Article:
Karl Saidla skis for XC Ottaswa – www.xcottawa.ca
It would not be surprising if, a few years from now, we wind up considering today as a turning point of sorts for the sport of cross country skiing in Canada and possibly North America. This would be the result of two major contributing factors: The performances of the North American skiers and also because it was such a great event from a ski fan’s point of view.
First, credit should be given to the athletes who made the day what it was: Beckie Scott and Sara Renner taking first and third. Those results speak for themselves. Other notable performances included Phil Widmer qualifying fourth and the other North Americans that made the top 30 and even a few others who came very close. This list includes names like Crawford, Theriault, Wagner, Crooks, Goldsack, Cook, Newell, Koos, Jeffries, Jones and Flora ( I apologize if I left anyone out). These people gave us all something to be excited about. The people who organized the event deserve a huge thanks. The whole weekend went exceptionally well from an organizational point of view. The weather, (-5C) and sunny could be said to have provided the icing on the cake. Together, these elements created a magnificent spectacle. There was fast and furious racing, an excellent race course and great crowd involvement.
As for the racing I will try to provide a synopsis of how the heats unfolded. From a general standpoint it was interesting to note some differences between the style of racing employed by the women relative to the men. In general, the women tended to keep the pace high, while the men’s heats, particularly later on, involved a fair bit of gamesmanship and less than top-level speed. Also, it appeared that the women’s races involved actually a bit more physical contact than the men’s. At various times spectators were witnesses to poles and skis being stepped on as well as women leaning on and pushing against each other to some degree.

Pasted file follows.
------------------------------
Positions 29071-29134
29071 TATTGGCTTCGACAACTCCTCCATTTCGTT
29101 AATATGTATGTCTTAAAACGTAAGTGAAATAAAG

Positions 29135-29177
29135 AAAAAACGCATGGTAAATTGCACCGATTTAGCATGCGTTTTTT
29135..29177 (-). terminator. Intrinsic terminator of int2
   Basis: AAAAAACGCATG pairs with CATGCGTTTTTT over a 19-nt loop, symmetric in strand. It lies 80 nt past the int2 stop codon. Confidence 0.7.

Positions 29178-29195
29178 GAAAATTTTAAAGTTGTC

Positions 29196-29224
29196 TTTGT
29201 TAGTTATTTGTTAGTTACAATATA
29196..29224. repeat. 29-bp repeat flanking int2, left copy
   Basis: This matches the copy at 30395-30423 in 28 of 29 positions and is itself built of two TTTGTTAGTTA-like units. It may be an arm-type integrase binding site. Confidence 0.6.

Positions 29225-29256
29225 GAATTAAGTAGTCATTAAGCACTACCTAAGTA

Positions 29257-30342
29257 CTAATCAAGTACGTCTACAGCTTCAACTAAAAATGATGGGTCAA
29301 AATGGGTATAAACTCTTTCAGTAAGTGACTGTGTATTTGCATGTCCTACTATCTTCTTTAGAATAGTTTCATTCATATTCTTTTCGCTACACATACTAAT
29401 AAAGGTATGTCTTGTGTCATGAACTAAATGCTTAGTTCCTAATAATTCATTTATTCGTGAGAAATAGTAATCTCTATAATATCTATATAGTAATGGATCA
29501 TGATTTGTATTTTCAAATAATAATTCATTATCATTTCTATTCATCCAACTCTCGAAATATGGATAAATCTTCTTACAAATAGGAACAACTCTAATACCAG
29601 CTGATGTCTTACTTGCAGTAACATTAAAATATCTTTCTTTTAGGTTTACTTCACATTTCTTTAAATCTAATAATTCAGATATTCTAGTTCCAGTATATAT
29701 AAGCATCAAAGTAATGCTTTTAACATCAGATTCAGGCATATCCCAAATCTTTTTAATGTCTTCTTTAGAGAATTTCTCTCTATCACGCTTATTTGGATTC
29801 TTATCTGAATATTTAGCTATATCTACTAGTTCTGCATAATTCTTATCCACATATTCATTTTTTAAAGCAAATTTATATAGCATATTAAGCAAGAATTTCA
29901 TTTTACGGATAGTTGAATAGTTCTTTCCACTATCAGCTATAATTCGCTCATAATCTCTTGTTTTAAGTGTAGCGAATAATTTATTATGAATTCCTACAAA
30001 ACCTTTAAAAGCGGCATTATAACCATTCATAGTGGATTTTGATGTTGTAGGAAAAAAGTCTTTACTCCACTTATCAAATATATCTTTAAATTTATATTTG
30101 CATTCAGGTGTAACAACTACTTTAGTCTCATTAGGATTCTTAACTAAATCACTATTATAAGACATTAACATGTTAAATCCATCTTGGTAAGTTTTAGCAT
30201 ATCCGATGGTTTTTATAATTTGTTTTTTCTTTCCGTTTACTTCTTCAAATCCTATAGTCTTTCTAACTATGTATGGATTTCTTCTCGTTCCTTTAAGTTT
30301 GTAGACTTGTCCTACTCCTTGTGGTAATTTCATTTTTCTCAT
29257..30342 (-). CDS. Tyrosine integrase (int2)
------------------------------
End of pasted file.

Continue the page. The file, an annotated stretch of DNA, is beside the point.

In the women’s event the semi-final that included Scott, Renner and Bjoergen provided much excitement. Scott controlled the race from the front. A photo finish between Renner and Pedersen for second place proved to be too close to separate so five women went to the final. Bjoergen simply found herself too far behind too late in the race and was unable to overtake the three ahead of her for a spot in the final. This set the stage for the final that included both Scott and Renner. This time Scott was forced to make her way to the front on the second major climb. All the racers were still basically together coming into the home stretch but nobody was able to erase the small lead that Scott had created for herself. Second went to Kuenzel, with Renner taking third much to the delight of spectators. Henkel took 4th and Pedersen 5th. The promising Chandra Crawford wound up 10th, Wendy Wagner was 21st and Milaine Theriault was 25th.
In the men’s race an unfortunate uphill fall involving Trond Iversen and Thobias Fredriksson in the semi final resulted in neither one making it to the final. The final was essentially a battle between â€œbig gunsâ€ Tor Arne Hetland and Bjoern Lind, with Hetland edging Lind in the last meters of the race. Ove Vigen Hattestad of Norway took third, with Mikael Oestberg (on some special speed-skate style boots and bindings) fourth. The US men did very well with Newell in 11th, Cook in 12th, Koos in 14th. The Canadians had Sean Crooks in 25th, Phil Widmer in 26th, and Drew Goldsdack in 28th.